Biological Theory (2020)

Revisiting George Romanes’ "Physiological Selection" (1886)

Donald R. Forsdyke


Four years after the death of Charles Darwin, his research associate, George Romanes, invoked a mysterious process – “physiological selection” – that could often have secured reproductive isolation independently of, and prior to, natural selection, so leading to an origin of species. This postulate of two sequential selection modes can now be regarded as leading to modern “chromosomal,” as opposed to “genic,” speciation theories. Romanes’ abstractions – which confounded many, but not all, of his contemporaries – equate with divergences in parental DNA sequences that impede meiotic pairing in their hybrid offspring, so rendering that offspring sterile. Unlike Darwin, Romanes saw hybrid sterility as a parental, rather than offspring, phenotype that would, within a species, reproductively isolate certain parents from each other while not impeding their crossing with other parents. This group selection would have empowered natural selection to act more advantageously than in its absence. Given suitable conditions, there could then be divergence from one species into two. The present essay introduces Romanes’ “Physiological Selection; an Additional Suggestion on the Origin of Species” (published in The Journal of the Linnean Society, vol. 19, 337–411) for the journal’s “Classics in Biological Theory” collection.

Keywords: Charles Darwin . Hybrid sterility . Group selection . Origin of species . Natural selection . William Bateson

George John Romanes (1848-1894)

Fig. 1 George John Romanes, FRS (1848-1894).

With permission of the Royal Society, London.

Darwin’s mantle

The closest research associate of Charles Darwin (1809-1882) was the neuroscientist/ philosopher/ evolutionist, George John Romanes (Fig. 1). “How glad I am that you are so young!" were Darwin’s words when, with outstretched hands and a bright smile, he first met Romanes in 1874. Social divisions being more apparent than today, it should be no surprise that they hit it off immediately. Both were independently wealthy and fascinated by problems in biology. For the last eight years of Darwin’s life, few had more access than Romanes (Romanes 1896; Forsdyke 2001; Schwartz 2010).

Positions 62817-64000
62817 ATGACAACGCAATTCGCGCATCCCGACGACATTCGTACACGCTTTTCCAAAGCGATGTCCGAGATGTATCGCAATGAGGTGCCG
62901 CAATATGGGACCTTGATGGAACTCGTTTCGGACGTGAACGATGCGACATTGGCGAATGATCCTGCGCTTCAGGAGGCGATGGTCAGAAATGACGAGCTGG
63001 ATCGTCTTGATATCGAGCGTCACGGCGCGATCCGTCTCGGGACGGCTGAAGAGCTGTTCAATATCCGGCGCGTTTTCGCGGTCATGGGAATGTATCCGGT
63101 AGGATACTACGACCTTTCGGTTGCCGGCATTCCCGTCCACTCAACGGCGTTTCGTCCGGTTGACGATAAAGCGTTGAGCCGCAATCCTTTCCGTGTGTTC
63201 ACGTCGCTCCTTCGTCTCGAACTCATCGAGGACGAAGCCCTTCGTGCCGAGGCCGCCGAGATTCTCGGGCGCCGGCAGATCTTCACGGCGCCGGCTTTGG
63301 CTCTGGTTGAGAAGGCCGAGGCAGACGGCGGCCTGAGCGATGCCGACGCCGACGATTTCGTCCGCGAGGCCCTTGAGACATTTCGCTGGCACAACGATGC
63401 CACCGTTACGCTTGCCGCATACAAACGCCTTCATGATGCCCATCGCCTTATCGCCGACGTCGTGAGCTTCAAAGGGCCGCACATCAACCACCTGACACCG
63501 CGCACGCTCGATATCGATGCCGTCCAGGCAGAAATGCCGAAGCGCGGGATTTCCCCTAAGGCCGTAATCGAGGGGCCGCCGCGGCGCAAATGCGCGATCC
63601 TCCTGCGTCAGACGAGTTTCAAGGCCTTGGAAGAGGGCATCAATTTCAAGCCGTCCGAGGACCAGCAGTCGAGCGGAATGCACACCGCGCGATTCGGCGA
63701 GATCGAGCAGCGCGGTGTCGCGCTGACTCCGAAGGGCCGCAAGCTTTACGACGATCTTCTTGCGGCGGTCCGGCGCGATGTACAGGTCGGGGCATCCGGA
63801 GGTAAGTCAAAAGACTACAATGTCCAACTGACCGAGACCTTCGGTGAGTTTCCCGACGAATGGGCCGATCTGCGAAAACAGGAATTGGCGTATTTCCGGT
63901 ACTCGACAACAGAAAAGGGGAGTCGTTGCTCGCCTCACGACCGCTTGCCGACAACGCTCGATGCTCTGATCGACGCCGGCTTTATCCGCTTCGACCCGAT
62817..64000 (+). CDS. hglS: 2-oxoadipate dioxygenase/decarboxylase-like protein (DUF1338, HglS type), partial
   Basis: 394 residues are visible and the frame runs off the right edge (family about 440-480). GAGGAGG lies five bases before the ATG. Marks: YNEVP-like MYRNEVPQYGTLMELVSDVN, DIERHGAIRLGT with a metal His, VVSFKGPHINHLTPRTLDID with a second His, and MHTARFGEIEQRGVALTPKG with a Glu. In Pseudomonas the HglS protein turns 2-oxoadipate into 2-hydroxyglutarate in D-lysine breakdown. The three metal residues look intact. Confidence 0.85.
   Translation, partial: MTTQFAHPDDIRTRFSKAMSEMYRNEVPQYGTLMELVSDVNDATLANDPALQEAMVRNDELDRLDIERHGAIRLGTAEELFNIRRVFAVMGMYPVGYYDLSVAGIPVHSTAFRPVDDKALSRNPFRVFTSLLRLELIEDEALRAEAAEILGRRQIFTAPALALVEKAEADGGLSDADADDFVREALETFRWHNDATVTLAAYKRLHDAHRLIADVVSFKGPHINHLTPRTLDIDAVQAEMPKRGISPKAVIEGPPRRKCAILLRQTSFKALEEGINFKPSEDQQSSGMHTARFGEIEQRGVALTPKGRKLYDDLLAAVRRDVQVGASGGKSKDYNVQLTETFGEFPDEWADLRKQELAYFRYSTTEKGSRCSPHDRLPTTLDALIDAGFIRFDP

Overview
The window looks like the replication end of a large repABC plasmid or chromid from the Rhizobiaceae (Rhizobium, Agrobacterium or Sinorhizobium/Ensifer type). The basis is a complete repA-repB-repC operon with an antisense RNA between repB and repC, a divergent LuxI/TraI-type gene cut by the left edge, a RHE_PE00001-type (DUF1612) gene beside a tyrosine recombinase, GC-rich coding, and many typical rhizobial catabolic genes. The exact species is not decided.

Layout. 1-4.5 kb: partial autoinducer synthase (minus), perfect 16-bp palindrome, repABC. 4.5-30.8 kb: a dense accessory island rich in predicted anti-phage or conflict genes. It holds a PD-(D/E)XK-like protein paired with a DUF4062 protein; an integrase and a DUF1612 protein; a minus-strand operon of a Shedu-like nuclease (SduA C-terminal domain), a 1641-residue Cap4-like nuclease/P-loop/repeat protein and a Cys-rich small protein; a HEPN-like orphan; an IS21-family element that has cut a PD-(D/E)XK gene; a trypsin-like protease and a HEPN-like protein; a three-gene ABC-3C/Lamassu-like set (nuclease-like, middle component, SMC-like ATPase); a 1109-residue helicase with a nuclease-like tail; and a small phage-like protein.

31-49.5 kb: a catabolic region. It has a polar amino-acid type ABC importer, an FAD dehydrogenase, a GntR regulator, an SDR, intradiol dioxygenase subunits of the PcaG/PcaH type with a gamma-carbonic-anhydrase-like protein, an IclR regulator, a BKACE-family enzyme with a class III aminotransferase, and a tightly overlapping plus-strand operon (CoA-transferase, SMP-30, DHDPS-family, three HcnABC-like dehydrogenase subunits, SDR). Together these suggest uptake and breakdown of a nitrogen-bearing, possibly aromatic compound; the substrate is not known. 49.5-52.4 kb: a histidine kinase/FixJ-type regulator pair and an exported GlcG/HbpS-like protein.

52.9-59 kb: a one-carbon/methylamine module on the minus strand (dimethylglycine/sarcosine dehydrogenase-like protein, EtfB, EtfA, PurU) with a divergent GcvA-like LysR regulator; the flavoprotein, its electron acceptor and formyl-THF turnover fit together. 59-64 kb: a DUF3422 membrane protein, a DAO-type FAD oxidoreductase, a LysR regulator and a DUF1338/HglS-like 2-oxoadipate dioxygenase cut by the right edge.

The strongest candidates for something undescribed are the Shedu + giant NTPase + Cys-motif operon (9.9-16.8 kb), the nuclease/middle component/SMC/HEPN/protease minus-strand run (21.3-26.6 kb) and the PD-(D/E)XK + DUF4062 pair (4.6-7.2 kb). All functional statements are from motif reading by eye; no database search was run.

On May 5th 1886 it is likely that various British scientists received this invitation (Romanes 1886a):

“My dear sir, I hope you may find it convenient to attend the next meeting of the Linnean Society, which takes place tomorrow at 8 o’clock. I am to read a paper on a new theory upon the origin of species and should like to know what you think of it. To me it appears of considerable importance, but on this account I want to expose it to the best criticism. G. J. Romanes.”

The President of the Society was also due to present a paper, but he withdrew to afford Romanes more time for his address, which lasted an hour and a half. There was then a long discussion. A subsequent editorial in The Times (16th August) hailed Romanes as "the biological investigator upon whom in England the mantle of Mr. Darwin has most conspicuously descended." His paper was published both in the Journal of the Linnean Society (Romanes 1886b) and as a series of articles in Nature. The long Linnean version may be revisited as an online supplement to this introductory essay. Some may find an embellished webpage version, produced at a time when internet access to nineteenth century journals was more difficult than today, an easier read. [see Footnote 1]

The essay begins by summarizing the paper’s content and explaining aspects of Victorian terminology which predate modern phenotype-genotype distinctions and concepts of mutation and its causes. Words are usually ascribed to phenomena before we understand them (Forsdyke 2020). Thus, long before knowledge of its biochemical basis, a hand-waving Victorian could describe an organism as able to “perpetuate itself by heredity,” with heredity deemed a mysterious black box that hopefully the future would open. The essay concludes with discussion of the forces aligned against and for Romanes, the latter including William Bateson, Stephen Jay Gould and myself. Unless otherwise stated, all quotations are from Romanes (1886b).

The paper